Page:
Odaiba Cannonades

Mike Grist Haikyo, Military Installations, Tokyo-to 3 Comments

160 years ago, Japan and America looked at each other down the barrels of cannon. Japan was in isolation, and America (the whole world, really), wanted in. Five island forts stuffed with cannon (‘daiba’) were built across Tokyo Bay to repel foreign invasion. They were never used. The foreign invasion came, and Japan opened its doors to the world. Now three of those islands are gone, incorporated into recent land developments. Two remain, one preserved, the other conserved as a habitat for birds. But why were they built at all? Why was Japan so afraid of letting foreigners in to …

Fuchu US Airbase Heyday

Mike Grist Haikyo, Military Installations, Tokyo-to 275 Comments

Since publishing my 2008 explore and photos of the abandoned US Air Force base in Fuchu, Japan, it’s been one of the most popular pages on this site. See it here. It has attracted hundreds of veteran airmen from the 50’s onwards to comment and reconnect with old friends and colleagues- some of whom at times sent me photos from the Base’s heyday to include in a heyday page. This is that page. Thanks to 4 airmen in particular- Carl Lindberg, Cliff Cockerill, Bill Lambert, Dale Lingenfelter, and Donn Paris for taking the trouble to scan and send the photos …

The ruins of Monkey Island

Mike Grist Haikyo, Kanagawa, Military Installations 11 Comments

No, not the game. This particular Monkey Island (‘Sarushima’ in Japanese) is located off the coast of Yokosuka near the mouth of Tokyo Bay, and during World War II served as an artillery battery and first point of defense of the Japanese homeland. After the war the anti-aircraft guns were removed, a ferry service began, the beach was opened to tourists, and walking trails were prepared around the various defensive bunkers carved into the rock. Now it’s a great spot for a BBQ and some sun-bathing. Long walkway troughs cut through the jungle and rock.

Ruins of the USAF base Camp Drake in Japan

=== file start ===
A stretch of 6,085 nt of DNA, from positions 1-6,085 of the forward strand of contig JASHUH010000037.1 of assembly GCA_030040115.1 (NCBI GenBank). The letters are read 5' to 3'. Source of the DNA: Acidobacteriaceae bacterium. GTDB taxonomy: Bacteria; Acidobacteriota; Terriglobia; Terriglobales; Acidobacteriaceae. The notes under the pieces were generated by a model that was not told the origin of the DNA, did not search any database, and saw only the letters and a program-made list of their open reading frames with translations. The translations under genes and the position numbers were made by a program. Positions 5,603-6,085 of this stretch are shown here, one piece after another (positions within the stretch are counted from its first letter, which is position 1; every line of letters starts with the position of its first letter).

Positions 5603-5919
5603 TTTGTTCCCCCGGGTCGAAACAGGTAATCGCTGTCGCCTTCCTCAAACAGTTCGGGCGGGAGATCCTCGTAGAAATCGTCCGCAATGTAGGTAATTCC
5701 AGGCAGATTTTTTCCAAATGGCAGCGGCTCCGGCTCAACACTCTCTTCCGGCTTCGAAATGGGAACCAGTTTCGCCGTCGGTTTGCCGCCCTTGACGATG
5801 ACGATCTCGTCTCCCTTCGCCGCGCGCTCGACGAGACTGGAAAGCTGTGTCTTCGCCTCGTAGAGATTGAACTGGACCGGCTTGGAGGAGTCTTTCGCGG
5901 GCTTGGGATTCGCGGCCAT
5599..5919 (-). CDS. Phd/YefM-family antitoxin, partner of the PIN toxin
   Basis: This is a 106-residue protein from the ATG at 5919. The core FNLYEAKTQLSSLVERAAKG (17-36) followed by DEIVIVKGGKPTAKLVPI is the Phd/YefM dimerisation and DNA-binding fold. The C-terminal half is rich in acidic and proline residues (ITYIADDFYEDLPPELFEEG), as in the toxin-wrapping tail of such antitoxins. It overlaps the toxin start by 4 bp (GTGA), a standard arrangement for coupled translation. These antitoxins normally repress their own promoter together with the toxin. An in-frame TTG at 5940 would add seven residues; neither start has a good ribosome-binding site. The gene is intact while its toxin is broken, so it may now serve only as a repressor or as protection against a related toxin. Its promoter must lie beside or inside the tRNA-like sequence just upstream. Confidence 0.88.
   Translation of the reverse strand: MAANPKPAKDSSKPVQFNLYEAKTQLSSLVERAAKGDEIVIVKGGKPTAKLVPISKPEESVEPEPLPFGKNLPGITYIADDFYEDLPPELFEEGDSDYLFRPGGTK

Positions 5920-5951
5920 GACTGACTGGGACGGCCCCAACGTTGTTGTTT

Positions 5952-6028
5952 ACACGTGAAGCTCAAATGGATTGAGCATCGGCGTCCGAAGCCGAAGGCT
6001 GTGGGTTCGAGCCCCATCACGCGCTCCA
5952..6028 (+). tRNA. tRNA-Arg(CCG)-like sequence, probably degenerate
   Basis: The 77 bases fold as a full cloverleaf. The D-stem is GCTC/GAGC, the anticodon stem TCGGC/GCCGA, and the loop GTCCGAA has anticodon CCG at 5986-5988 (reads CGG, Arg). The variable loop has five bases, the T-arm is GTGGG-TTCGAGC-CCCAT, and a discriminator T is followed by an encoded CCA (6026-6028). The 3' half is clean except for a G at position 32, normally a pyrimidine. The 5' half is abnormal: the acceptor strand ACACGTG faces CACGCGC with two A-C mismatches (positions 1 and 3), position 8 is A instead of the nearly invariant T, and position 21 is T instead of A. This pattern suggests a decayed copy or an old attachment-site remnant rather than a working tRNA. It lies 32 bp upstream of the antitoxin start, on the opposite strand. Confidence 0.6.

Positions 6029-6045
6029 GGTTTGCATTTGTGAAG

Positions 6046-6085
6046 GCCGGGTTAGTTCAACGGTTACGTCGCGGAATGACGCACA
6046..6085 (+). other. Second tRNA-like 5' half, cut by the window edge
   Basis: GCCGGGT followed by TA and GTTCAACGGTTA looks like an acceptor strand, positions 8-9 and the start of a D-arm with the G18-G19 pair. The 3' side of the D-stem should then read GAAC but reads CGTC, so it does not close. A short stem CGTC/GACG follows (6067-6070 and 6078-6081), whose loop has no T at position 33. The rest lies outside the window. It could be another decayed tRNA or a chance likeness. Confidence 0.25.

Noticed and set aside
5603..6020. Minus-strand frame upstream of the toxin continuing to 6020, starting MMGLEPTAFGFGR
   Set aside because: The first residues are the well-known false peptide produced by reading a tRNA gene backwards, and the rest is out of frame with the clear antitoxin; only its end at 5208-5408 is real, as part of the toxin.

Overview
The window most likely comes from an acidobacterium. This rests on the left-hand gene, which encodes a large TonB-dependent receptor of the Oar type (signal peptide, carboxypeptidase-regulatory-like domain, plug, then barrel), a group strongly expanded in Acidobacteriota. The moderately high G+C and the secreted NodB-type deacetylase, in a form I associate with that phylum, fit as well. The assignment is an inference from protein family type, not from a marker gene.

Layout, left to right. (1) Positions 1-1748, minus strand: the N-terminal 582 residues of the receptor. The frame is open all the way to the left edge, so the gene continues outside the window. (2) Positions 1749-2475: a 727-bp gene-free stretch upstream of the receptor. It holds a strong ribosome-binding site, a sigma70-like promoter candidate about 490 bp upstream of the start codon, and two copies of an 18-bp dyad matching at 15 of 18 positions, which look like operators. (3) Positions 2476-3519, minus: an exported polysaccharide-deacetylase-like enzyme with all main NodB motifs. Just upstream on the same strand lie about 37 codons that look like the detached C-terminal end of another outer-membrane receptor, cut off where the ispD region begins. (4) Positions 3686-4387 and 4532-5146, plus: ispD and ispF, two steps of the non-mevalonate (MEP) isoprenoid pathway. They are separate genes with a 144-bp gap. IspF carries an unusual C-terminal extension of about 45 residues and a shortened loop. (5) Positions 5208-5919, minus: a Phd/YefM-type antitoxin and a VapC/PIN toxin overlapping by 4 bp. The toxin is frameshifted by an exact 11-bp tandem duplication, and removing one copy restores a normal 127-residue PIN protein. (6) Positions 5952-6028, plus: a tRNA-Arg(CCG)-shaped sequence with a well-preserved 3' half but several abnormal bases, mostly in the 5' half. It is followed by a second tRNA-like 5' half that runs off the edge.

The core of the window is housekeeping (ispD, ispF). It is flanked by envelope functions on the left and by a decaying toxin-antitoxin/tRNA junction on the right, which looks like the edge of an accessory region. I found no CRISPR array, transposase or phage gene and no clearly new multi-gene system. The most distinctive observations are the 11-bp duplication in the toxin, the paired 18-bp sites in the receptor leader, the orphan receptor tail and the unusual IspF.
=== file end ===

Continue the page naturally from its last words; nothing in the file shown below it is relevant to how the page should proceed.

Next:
Mike Grist Haikyo, Military Installations, Saitama 453 Comments

Camp Drake was a joint US Army/Air Force base in Saitama, active until the 1970`s. It contained a hospital which handled troops coming out of Vietnam and also a communications array. Now about half of it remains, an overgrown jungle with only a few remaining buildings set back behind several layers of fencing. The other half has been eaten up by parks and a junior high school. Tanks in a shed by the commissary.

Remnants of the US Air Force Base in Tachikawa, Japan

Mike Grist Haikyo, Military Installations, Tokyo-to 658 Comments

The abandoned US Air Force (USAF) base in Tachikawa is a bramble-choked memento from the early days of Japanese/American war and peace. It was annexed by the USA shortly after World War II, in co-operation with the still-active nearby Japan Army (SDF) Base, then abandoned in the 1970’s as the Vietnam war came to a close. Its three huge chimneys are still visible from the exterior, brick-red and lined up like masts on a rudderless ship, slowly sinking deeper into the smothering sea of green jungle. Its airstrip now swims with weeds, and bamboo forests have grown through the foundations …

Hiroshima A-bomb dome

Mike Grist Haikyo, Hiroshima, Military Installations, Nuclear, Statues / Monuments, Vaults 47 Comments